Daniel W. Mead


Daniel W. Mead

International Consultant – Educator – Author – Hydraulician – Engineer

Water Control – Sanitation – Professional Ethics – Contracts – Specifications

Fifth National Honor Member Nominated by the University of Wisconsin Chapter

A friendly, easily approachable, truly great engineer, Daniel Webster Mead gave to the profession a sense of idealistic professionalism that is being passed down to engineering students and graduates from year to year. His scholarly attributes are attested by his many technical books in the fields of hydrology, water power engineering, contracts specifications, and engineering relations. He formulated practical rules of ethics to guide the conduct of engineers; and his own conduct through life was like a documentary seal, identifying the man and the high quality of his work.

He had a high regard for engineering as a profession, and believed that its progress could best be promoted by cooperative efforts of its individual members. In contrast to the prevailing practice of those days, he was extremely liberal in making available to other engineers the results of his own analyses and the details of his own practice.

To his teaching, Professor Mead brought the ability to conduct a scientific study of a problem and the ability to make a practical application of the results. His students were always impressed with the necessity for investigating their problems with thoroughness, and for applying their findings with common sense. His teaching was respected by the students, and he commanded their utmost confidence, a confidence that was never betrayed. He believed that no subject can be so thoroughly well taught that it will become fully the mental property of the student until he has had the opportunity of putting it into active use in his practice, in many places, and at many times.

He was a member of the engineering board sent to China in 1914 by the American Red Cross and the Chinese Republic to study the problem of flood control on the Huai River; he was consulting engineer for the Miami Conservancy District during the planning and construction of the flood protection works in 1915; he was a member of the committee that investigated the 1927 Mississippi floods for the National Chamber of Commerce; and he was a member of the Colorado River Board appointed under joint resolution of Congress to pass upon the plans for the Boulder Canyon project.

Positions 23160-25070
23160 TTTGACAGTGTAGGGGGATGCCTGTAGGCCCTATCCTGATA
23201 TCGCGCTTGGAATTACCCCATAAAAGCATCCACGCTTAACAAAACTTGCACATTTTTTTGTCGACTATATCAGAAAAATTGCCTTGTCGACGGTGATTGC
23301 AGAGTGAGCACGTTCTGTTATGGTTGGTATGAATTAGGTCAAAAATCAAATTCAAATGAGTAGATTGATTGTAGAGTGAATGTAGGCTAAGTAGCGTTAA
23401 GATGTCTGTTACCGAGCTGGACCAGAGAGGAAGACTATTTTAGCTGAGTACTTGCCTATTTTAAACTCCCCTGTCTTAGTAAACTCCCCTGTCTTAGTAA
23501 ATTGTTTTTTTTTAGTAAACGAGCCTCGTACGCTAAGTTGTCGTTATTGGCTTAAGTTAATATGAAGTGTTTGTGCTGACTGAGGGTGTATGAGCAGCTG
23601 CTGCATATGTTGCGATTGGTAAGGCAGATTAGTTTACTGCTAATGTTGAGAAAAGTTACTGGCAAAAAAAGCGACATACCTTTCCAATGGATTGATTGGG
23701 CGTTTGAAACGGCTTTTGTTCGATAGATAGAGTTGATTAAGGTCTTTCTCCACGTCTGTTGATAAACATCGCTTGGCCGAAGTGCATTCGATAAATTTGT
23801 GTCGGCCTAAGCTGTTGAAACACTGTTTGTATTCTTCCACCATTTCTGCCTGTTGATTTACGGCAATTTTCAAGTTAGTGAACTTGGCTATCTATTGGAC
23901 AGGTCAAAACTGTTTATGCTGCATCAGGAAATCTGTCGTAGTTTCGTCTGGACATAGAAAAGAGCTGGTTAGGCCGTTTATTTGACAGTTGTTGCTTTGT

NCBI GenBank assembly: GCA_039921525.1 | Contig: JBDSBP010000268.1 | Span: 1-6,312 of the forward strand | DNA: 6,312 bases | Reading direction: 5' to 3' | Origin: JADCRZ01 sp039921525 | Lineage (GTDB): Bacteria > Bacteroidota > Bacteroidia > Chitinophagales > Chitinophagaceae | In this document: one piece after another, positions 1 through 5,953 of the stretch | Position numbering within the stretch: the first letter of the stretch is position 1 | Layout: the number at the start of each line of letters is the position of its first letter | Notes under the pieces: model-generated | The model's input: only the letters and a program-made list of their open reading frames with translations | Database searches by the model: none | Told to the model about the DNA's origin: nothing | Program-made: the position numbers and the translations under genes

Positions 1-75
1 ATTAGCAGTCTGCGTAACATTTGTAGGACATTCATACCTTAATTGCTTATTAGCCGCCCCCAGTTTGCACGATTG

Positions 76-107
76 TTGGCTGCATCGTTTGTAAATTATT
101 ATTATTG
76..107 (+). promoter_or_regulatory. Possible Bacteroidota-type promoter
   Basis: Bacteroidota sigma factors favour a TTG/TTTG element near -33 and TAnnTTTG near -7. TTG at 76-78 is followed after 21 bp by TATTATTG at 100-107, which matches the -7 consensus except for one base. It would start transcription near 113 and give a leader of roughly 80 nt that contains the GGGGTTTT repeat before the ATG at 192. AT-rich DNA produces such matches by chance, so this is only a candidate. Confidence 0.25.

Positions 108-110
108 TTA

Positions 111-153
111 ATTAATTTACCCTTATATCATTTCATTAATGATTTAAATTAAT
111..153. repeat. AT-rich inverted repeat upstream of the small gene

Few engineers have intertwined consulting engineering practice with engineering education for so long a time, and so thoroughly. His relationship to his university teaching work was such that he was able to devote something like half of his time to outside work. In keeping with his role as an educator, Dr. Mead was interested in the young engineer, especially the student. In the midst of study of an important engineering problem, in office or field, especially the latter, he was alert to gather material to interest as well as to educate the student engineer.

Generally his manner indicated the kindliness that was always in his heart. However, he was uncompromising as regards matters of principle, and was intolerant of sham. In consequence, when speaking on any subject he was likely to give an impression of sternness, arising from his very serious mien. But such an impression was misleading; beneath the apparent sternness there always was the kindest of hearts. Moreover, his seriousness was not to be taken as evidencing a lack of humor. Frequently, he would undertake to relieve the strain of an important conference by interjecting a humorous story with a real point. Daniel Webster Mead was born on March 6, 1862, and died in October, 1948. He received his education in the public schools of Rockford, Illinois, after which he “served his time” with the Barnes Manufacturing Company of Rockford, and thus became a “journey-man” machinist. Simultaneously, working nights, he obtained much of his high school education. He entered Cornell University in 1881 by passing a special examination and graduated three years later with a degree of bachelor of science in civil engineering. This was the time of the “Great Panic” when work was woefully scarce.